This lesson includes important summer non-compulsory term enrollment reporting reminders and instructions on how to properly report enrollment for non-compulsory terms to Clearinghouse. This information will help your institution maintain federal reporting compliance.

Transcript
Today's presentation is about summer reporting. Here's today's agenda. First, we'll go over the NSLDS continuous enrollment guidance. Then we'll look at clearinghouse enrollment reporting for non required terms. After that, we'll wrap things up with some resources.

So in April 2017, the federal student aid published certifying guidance in electronic announcement about non-compulsory term treatment related to enrollment reporting and iterated how the department defines what it means to be continuously enrolled.

The definition is in the passage from the NSLDS guide. Within your institution's academic calendar, if there is a term that students are generally not required to take coursework, the student is typically considered continuously enrolled during the non-compulsory term, so long as the student was actively enrolled in the prior required term and is expected to return in the next required term.

So what does that mean for your institution's enrollment Reporting to the Clearinghouse? For academic terms your school considers non-compulsory, if the student is at least half time in the last required term and is not withdrawn after the required term ends, that student is considered continuously enrolled. If the student is not withdrawn but is not taking coursework during the optional non-compulsory term, simply leave them off of your enrollment reporting files to the Clearinghouse. Then the clearinghouse will report to NSL to ask the prior terms enrollment status throughout summer, and we'll go over that as well later on.

There are several checklist items for required term reporting. First do schedule non-compulsory terms to the clearinghouse, and that's on your submission schedule. There's three file types listed top for summer. You will report these as summer first file type or summer subsequent file type. And then for maybe a May master or a winter session, you can report those on a non-compulsory file type. Only include students taking coursework on these non required term files and only report withdrawn statuses to the Clearinghouse for students withdrawn from your school entirely.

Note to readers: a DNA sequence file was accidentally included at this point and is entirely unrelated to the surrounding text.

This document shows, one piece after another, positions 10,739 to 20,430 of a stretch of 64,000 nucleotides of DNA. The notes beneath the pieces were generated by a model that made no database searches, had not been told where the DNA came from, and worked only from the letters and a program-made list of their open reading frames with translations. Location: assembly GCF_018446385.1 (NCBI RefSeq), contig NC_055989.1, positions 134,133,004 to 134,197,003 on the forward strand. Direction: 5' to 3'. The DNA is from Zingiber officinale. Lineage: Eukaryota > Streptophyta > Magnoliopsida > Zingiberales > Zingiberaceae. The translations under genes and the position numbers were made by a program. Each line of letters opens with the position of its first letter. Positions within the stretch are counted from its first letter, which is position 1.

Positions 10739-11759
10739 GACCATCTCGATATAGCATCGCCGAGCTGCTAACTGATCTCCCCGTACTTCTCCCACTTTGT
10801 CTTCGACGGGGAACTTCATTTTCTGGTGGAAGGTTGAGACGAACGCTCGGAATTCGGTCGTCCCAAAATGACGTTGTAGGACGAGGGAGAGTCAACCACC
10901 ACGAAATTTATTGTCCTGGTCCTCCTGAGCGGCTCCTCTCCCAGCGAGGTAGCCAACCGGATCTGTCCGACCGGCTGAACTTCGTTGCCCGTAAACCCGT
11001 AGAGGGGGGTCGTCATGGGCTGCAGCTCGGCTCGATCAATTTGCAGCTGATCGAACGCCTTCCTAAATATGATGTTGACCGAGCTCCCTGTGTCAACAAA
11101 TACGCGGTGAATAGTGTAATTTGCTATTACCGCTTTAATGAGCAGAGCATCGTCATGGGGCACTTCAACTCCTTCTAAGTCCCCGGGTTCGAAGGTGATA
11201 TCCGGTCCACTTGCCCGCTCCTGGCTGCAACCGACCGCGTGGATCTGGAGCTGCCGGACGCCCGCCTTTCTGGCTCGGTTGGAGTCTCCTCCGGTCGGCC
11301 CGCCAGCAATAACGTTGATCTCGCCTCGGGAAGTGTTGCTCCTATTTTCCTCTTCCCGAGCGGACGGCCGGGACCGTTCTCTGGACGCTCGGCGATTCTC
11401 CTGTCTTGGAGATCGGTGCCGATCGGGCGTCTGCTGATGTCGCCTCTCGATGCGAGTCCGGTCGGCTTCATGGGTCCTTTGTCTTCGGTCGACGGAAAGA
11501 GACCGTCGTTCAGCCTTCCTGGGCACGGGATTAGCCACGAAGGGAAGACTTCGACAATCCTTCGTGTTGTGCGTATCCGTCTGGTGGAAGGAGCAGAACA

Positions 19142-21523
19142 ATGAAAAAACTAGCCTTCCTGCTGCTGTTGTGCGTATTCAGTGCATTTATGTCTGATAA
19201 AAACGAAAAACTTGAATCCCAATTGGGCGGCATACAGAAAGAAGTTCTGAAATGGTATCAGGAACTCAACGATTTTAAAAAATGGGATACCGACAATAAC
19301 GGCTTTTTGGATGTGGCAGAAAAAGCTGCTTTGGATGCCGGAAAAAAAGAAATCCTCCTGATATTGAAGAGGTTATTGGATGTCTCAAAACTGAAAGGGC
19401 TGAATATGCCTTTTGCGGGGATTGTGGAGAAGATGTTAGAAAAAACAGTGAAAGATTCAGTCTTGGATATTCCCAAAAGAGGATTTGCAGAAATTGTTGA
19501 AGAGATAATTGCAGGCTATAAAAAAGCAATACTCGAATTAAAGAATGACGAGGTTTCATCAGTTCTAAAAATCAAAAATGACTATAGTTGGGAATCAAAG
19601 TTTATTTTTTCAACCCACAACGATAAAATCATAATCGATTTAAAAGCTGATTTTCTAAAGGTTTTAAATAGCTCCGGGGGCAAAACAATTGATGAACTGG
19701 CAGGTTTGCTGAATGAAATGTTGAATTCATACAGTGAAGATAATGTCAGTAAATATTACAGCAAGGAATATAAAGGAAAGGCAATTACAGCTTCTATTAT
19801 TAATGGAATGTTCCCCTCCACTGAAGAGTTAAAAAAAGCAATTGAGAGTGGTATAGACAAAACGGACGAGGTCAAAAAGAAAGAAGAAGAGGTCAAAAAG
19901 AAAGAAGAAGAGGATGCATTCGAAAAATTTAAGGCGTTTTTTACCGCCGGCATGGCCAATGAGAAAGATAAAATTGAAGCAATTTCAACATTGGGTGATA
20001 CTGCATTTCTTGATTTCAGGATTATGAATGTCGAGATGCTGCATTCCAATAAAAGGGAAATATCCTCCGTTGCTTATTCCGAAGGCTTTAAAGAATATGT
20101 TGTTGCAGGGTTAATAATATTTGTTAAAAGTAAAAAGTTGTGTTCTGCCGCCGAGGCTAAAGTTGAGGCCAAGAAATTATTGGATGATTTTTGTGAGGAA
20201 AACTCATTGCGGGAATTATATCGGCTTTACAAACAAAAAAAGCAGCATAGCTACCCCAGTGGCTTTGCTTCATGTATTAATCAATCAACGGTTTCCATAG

In the event a student drops a non-required term course but isn't withdrawn from your school entirely, typically Title four students in this scenario would still be considered continuously enrolled and wouldn't be reported to the clearinghouse as withdrawn if they're expected back in the next required term, such as fall. So two best practices regarding school policy. Title 4 students who are continuously enrolled are typically not withdrawn for financial aid purposes and the Clearinghouse Enrollment Reporting. On the other hand, Title 4 students who are withdrawn from financial aid purposes should typically be reported to the clearinghouse with the W status change at the campus and program level with the appropriate effective date.

So to compare the enrollment status code treatment between required and non required terms where students are required to take attendance such as spring for title for loan recipients, students who are full time, three-quarters-time, half time or on a leave of absence are generally eligible to defer loan payments in these required terms. And are only in repayment if less than half time, withdrawn, or graduated status is reported from the school.

Conversely, regarding the special treatment for non-required terms, the title 4 loans student are typically eligible to continue deferring loan repayment so long as they are at least half-time in the prior required term and are not withdrawn after that required term ended. This is even in the event the student is not taking coursework in the non-required term or is less-than-half-time during that non required term, such as summer. Here's an example of a traditional term base school where spring and fall are required terms in the summer is a non required for students to attend. In spring and fall, a student must take coursework to be considered continuously enrolled. While in summer the student is not required to take any coursework to be considered continuously enrolled as long as they are expected back in the fall term. So because of this special treatment, Clearinghouse has a special logic in place to make sure the correct data is sent to NSLDS during the non-required summer term.